A winter- or spring- annual of dry, open, sandy or gravelly acidic to neutral soils such as the edges of arable fields, tracks, sand-pits, heaths and commons, and particularly characteristic of rabbit scrapes. Populations can vary greatly in size annually. Lowland.
First recorded in 1846, there was a dramatic decline in F. lutescens after the 1950s, attributable to habitat loss, the reduction of the rabbit population and changing agricultural practices. Since 1993 there has been a sharp increase in the number of records due to special surveys and conservation management.
As a possible native, F. lutescens has a European Temperate distribution.
Count of 10km squares in Great Britain: 85
Count of 10km squares in Ireland: 0
Count of 10km squares in the Channel Isles: 0
Atlas Change Index: -0.34
RDB Species Accounts
Filago lutescens Jordan (Asteraceae)
Filago apiculata G. E. Smith ex Bab.
Red-tipped cudweed, Edafeddog Blaengoch
Status in Britain: VULNERABLE. WCA Schedule 8.
Status in Europe: Not threatened.
F. lutescens is a plant of light, open, usually sandy soils of low fertility, and is typically found on ground which has sporadic rather than regular disturbance. Most of the former English records were from the edges of arable fields, on fallows, trackways, heaths and commons. Many of its current sites are subject to intense grazing by rabbits, and the species grows well in the open soil of old rabbit scrapes. It is now mainly associated with species characteristic of sandy, open land rather than with arable weeds: these include Filago minima, F. vulgaris, Geranium pusillum and Spergularia arvensis.
It is mainly a summer-flowering annual, setting seed chiefly between July and October. Seed production is usually good, even in cold damp summers, although plants may be damped off in wet seasons. Plants which have flowered usually die in autumn, but occasionally survive the winter, and those plants may be able to seed the following summer. Most germination occurs between August and November, with further germination in spring. Winter seedlings overwinter as rosettes. Seed longevity is not known although some persistence is suggested by its unexpected appearance in places after soil has been excavated or turned.
F. lutescens has declined dramatically in Britain since the 1950s. At one time it occurred in more than 200 sites in about twenty vice-counties across England, but since 1993 it has been seen at only sixteen sites in twelve hectads. Rich (1994b; 1996a) has documented its occurrence in Suffolk, Cambridgeshire, Essex, Sussex, Surrey and Hampshire, and a new site was found in Gloucestershire in 1997. Its stronghold has always been Surrey, and by far the largest extant populations are near Godalming. At its remaining sites, numbers fluctuate markedly, presumably in response to the state of the habitat and the weather, but most populations are small. Between 1993 and 1997 only 4-5 sites held more than a thousand plants, and some fewer than twenty individuals in some years. Between 1993 and 1997 the national population ranged from a few thousands to over a hundred-thousand plants. Two sites are currently protected as SSSIs, in Surrey and Suffolk.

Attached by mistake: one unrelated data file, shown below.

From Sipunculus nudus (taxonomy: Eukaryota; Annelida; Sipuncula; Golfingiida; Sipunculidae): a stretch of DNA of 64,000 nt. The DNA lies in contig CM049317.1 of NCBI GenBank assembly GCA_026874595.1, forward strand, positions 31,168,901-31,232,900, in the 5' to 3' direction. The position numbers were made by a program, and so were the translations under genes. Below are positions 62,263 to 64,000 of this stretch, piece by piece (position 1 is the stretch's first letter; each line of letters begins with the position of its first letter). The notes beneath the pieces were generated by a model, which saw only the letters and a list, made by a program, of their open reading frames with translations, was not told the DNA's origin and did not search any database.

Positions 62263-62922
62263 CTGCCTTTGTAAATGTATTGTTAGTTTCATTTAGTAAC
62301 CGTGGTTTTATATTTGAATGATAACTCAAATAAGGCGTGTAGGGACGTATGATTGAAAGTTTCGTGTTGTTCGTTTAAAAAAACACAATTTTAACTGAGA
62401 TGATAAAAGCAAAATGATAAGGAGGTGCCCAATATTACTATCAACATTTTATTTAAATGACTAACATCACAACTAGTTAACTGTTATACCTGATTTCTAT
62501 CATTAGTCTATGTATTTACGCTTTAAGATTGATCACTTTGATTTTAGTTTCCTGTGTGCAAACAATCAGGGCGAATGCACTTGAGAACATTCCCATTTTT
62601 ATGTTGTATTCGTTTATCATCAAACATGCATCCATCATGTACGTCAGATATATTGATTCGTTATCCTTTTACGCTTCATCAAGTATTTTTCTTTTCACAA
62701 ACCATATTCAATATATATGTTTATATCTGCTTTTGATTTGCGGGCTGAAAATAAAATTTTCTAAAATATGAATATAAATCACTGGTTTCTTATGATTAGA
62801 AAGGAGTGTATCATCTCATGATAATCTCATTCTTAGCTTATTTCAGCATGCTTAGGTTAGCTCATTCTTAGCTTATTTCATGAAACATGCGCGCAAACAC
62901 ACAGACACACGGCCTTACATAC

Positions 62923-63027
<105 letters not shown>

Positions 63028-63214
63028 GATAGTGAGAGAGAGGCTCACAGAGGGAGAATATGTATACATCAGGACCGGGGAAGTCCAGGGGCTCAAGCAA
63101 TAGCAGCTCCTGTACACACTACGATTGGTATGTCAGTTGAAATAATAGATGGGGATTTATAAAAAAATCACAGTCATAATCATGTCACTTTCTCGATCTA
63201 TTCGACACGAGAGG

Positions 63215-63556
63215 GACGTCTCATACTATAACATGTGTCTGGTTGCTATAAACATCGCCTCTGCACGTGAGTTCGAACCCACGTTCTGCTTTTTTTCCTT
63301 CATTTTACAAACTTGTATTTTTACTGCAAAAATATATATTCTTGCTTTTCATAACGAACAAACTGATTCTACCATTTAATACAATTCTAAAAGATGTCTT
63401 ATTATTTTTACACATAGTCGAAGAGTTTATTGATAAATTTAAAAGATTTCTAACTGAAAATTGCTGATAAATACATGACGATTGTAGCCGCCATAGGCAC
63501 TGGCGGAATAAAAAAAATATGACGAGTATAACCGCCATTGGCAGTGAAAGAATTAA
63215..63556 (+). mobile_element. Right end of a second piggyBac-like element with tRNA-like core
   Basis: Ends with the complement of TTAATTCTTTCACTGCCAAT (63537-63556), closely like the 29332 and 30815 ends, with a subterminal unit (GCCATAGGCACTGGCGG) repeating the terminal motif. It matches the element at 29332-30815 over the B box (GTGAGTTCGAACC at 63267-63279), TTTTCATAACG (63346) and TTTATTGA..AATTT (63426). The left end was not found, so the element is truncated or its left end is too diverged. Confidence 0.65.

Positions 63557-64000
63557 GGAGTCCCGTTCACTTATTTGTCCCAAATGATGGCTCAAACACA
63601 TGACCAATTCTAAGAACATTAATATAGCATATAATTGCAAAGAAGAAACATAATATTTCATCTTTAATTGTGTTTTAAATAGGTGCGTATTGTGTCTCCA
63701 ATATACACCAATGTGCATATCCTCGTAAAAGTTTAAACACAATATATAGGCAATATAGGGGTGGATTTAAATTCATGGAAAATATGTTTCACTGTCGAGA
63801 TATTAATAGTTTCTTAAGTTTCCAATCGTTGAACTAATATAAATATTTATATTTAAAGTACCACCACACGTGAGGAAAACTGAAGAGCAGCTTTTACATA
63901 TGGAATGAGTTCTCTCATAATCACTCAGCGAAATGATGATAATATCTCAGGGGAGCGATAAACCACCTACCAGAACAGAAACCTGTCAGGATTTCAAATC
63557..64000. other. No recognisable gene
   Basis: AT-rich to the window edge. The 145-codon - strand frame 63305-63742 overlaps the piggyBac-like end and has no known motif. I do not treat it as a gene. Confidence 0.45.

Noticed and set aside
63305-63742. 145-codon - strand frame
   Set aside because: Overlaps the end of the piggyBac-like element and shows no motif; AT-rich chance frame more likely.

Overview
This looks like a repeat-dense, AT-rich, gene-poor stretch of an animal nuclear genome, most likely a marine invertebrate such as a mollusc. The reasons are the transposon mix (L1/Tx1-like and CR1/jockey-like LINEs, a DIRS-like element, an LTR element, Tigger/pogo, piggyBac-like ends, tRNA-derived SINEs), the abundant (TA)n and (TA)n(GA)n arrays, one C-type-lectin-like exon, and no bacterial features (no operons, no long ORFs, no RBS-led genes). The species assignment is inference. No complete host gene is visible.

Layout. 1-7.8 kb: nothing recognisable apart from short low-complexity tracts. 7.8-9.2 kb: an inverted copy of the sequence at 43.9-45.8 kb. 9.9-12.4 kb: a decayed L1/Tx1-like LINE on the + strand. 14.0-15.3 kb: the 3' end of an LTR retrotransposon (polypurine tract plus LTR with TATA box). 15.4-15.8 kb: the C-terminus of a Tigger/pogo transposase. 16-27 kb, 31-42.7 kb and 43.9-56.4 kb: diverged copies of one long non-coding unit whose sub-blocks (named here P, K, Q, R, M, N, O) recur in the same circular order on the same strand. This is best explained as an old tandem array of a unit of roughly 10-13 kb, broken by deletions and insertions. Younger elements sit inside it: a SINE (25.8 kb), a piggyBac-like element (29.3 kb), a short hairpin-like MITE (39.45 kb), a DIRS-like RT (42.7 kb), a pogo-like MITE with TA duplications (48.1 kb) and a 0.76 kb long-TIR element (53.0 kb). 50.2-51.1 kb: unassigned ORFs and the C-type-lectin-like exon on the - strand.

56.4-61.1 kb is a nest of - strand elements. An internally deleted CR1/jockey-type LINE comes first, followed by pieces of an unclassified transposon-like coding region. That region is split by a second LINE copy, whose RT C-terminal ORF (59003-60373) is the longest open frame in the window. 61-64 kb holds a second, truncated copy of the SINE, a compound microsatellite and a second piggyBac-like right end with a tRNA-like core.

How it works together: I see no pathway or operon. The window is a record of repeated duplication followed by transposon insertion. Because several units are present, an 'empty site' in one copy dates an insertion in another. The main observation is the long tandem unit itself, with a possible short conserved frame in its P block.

The main cause of its decline in Britain has been the intensification of arable farming. Whilst the centuries-old pattern of an autumn harvest, overwintering stubble and spring sowing fostered summer- and autumn-flowering annuals such as the cudweeds, modern arable cultivation leaves them no room. Densely sown, vigorous crops shade the soil, autumn cultivation and sowing destroys seedlings and overwintering rosettes and summer harvests cut down the flowering plants before seed is set. Another important factor has probably been the rabbit decline of the 1950s, which allowed much open ground to become overgrown by coarse herbage and scrub (FitzGerald 1988a). It seems to do poorly on former arable fields which have been left uncultivated as, for example, those in long-term set-aside schemes (Rich 1994b). Further investigations are needed to determine the most appropriate means of conserving this species.
Conservation management is carried out at some sites, with the aim of maintaining open ground. At a site in Suffolk, the ground is rotavated in alternate years. Germination in response to various cultivation regimes is being studied. Active conservation management should be instigated at other sites, especially where rabbit populations have declined because of myxomatosis or viral mycorrhagia.
It is mainly a central European species, though ranging from southernmost Sweden southwards to Slovakia, northern Italy and central Spain.
PLANTATT - Attributes of British and Irish plants. (.zip 1455KB) This dataset was compiled and published in 2004, and last updated in November 2008. Download includes an Excel spreadsheet of the attributes, and a PDF explaining the background and nomenclature. Note that the PDF version is the booklet as published, whereas the Excel spreadsheet incorporates subsequent corrections. A hardcopy can be purchased from the Centre for Ecology and Hydrology.
Atlas text references
1986. Atlas of north European vascular plants north of the Tropic of Cancer. 3 vols.
1992. Vergleichende Chorologie der zentraleuropäischen Flora. Volume 3. 2 vols.
1999. British Red Data Books. 1. Vascular plants, edn 3.